Auto insurance policies will have to provide more liability, uninsured and underinsured motorist protection after Gov. Phil Murphy signed a bill raising the minimum coverage requirements.
Under the new law, the minimum amount of liability coverage increases from $15,000 to $25,000 beginning in 2023, and a minimum of $35,000 starting in 2026. The floor for uninsured motorist and underinsured motorist coverage increases to $50,000 for an accident causing bodily injury or death to a single person and to $100,000 for an accident causing the injury or death of more than one person.
In addition, policies will be required to provide liability coverage of at least $50,000 on account of injury to, or death of, one person in any one accident; $100,000 for injury to, or death of, more than one person in any one accident; and amount $25,000, exclusive of interest for damage to property in any one accident.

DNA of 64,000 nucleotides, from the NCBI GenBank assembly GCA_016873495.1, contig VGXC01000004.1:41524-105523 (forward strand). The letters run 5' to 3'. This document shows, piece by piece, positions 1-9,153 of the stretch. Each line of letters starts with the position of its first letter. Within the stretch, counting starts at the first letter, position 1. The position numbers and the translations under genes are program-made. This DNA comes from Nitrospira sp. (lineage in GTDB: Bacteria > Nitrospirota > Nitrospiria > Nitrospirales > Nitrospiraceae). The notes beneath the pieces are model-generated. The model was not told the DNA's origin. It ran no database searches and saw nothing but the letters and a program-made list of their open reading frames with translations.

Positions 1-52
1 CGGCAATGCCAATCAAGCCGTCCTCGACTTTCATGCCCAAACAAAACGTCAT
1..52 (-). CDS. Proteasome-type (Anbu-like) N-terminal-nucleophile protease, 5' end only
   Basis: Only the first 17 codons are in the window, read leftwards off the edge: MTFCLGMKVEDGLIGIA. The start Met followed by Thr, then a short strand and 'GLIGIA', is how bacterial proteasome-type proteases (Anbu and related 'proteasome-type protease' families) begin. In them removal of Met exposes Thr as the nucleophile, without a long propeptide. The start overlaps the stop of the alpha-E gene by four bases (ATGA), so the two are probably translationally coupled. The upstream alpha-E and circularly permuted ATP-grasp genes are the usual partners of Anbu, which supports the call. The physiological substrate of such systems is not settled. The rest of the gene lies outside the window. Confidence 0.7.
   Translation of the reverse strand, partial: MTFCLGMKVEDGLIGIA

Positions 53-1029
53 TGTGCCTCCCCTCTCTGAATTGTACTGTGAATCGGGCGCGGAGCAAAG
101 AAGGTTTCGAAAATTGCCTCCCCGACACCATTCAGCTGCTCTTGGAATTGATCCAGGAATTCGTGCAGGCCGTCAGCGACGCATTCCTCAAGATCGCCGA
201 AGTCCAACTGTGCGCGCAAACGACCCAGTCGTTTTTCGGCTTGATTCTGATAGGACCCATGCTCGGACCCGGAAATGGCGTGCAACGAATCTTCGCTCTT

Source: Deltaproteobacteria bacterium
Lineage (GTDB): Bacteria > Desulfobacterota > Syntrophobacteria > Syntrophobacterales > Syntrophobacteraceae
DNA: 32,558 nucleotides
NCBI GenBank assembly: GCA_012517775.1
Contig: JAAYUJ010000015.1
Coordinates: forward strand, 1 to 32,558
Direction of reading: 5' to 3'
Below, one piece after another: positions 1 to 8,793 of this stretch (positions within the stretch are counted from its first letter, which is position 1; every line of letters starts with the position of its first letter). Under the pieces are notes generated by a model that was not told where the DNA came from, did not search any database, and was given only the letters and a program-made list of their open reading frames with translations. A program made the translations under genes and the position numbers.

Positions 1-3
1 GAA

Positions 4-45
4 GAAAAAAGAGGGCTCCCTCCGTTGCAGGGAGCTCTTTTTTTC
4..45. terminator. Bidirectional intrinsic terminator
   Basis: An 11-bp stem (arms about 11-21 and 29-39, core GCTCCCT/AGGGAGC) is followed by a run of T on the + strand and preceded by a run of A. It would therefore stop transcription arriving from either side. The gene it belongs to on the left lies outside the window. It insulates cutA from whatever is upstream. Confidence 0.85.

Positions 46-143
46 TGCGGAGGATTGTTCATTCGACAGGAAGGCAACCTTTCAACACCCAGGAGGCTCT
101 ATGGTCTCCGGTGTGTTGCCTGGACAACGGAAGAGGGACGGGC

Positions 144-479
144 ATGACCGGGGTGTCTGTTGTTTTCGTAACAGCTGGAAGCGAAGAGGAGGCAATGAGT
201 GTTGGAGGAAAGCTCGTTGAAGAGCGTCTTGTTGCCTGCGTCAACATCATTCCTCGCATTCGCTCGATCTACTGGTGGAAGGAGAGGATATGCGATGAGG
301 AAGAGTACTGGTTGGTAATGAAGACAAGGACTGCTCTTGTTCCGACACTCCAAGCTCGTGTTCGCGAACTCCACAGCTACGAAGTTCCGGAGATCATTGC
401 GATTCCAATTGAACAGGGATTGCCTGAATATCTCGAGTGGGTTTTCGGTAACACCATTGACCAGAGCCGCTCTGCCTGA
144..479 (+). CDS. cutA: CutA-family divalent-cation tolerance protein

Proponents, including prime sponsor state Senate President Nicholas Scutari, D-22nd District, said higher minimums are needed to protect accident victims. Scutari has argued that taxpayers often end up paying costs associated with under-covered drivers.
But opponents, led by John Harmon, president of the African American Chamber of Commerce of New Jersey, contended that the measure will unnecessarily impose higher costs on drivers who don’t need the extra coverage and can’t afford it. “We’re forcing people to make choices that are not good for anybody,” Harmon told NJBIZ in an interview not long after the bill landed on Murphy’s desk.
Scutari maintained that regulators and market pressures will prevent insurers from raising rates in conjunction with the new limits. But Eric Poe, the CEO of CURE Auto Insurance, said insurers have already filed for higher rates and the Department of Banking and Insurance will not deny increases for companies that can show they are necessary to cover costs. “So if I’m offering more insurance, of course, it’s going to cost us more money that we have to pass on in order to stay in business,” he said.” If I show that I’m losing $10,000 a year for a specific coverage the Department of Insurance can’t deny it, they can only deny whether or not my statistics are in fact sound.”
The law takes effect immediately.